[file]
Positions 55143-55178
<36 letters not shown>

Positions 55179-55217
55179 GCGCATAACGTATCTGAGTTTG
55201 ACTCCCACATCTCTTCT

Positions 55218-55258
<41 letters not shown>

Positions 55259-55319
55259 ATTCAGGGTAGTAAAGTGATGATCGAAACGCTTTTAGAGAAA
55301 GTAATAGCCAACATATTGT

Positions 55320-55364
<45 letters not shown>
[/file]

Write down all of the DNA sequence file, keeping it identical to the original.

Positions 55143-55178
<36 letters not shown>

Positions 55179-55217
55179 GCGCATAACGTATCTGAGTTTG
55201 ACTCCCACATCTCTTCT

Positions 55218-55258
<41 letters not shown>

Positions 55259-55319
55259 ATTCAGGGTAGTAAAGTGATGATCGAAACGCTTTTAGAGAAA
55301 GTAATAGCCAACATATTGT

Positions 55320-55364
<45 letters not shown>